The City Marshal in the photo below is my Great Grandfather Woodson Collins Cantrell. Although Collins Cantrell passed away two years before I was born, I was raised with many tales and stories of this stern, yet loving man.
Raised in and around Cantrell Creek, he spent most of his life in Webster County, MO. Collins knew most people by their name and the rest he knew by their face or their family.
Driven in life by a strong sense of family, he was surrounded by the large Cantrell clan from the beginning. His father John James Cantrell had 17 (or 19? don’t quote me) children with two different wives and Collins would have a large family of his own with 11 children. When he passed in 1966, he was survived by 34 grandchilren, 59 great-grandchilren and five great-great grandchildren.
This explains why, when I was young, family gatherings were so huge and I never did know everyone there.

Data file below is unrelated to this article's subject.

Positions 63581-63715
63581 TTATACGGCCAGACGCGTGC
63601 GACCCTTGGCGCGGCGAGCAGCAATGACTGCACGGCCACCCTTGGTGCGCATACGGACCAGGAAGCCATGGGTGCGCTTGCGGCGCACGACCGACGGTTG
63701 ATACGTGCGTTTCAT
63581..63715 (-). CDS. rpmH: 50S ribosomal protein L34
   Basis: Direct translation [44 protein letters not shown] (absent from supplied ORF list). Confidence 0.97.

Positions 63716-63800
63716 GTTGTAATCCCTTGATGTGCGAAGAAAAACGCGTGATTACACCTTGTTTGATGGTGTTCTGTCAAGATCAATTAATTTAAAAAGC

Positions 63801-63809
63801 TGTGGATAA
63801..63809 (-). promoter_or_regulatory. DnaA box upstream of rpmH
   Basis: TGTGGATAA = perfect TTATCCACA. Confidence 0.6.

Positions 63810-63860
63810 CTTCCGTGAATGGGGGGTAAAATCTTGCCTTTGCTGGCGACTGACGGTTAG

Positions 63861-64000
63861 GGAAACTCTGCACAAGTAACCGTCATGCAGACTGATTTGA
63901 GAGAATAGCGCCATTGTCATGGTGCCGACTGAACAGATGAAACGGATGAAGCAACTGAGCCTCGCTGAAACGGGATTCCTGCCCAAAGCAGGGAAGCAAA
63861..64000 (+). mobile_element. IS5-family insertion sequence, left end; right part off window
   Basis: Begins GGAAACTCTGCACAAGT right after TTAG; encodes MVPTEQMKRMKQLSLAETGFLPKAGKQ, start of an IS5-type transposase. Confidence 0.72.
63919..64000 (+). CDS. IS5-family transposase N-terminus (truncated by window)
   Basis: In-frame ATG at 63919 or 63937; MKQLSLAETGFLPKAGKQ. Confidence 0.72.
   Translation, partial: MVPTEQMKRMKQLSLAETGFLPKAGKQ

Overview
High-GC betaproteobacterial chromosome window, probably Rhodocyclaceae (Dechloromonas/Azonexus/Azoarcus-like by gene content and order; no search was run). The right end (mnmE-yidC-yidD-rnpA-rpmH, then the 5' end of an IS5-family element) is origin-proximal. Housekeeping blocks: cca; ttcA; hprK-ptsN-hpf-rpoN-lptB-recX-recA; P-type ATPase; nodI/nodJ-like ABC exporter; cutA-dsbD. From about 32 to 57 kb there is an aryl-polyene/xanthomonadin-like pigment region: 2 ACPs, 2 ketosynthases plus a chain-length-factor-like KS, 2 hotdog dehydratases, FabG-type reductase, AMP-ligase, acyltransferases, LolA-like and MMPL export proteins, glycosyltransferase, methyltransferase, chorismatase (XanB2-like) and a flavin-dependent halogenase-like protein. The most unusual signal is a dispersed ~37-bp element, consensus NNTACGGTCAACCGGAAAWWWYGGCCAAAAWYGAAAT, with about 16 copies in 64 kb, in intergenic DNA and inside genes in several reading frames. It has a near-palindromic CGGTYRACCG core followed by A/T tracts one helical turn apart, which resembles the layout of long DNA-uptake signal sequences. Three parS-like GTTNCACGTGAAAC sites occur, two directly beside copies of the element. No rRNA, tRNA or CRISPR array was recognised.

He was a Webster County farmer his whole life, but also owned a livery stable (I believe it may have been the Stigall-Cantrell Barn in the notice) in town for many years. Around the turn of the century, Collins worked as a Street Commissioner for the city of Marshfield and later, around 1910 as a City Marshal.
It appears Street Commissioner was more than just a desk job, it looks as though payment could be expected either through a couple of dollars or labor at the rate of 66 cents a day working on the streets and alleys of Marshfield, MO. Not a bad idea for some of our cities that are feeling the tax crunch.
Just a reminder, there was probably not that much actual trash. You know, the kind of stuff we call trash – like McDonald’s cups and Wal-Mart bags. But there were a lot of horses then…just sayin’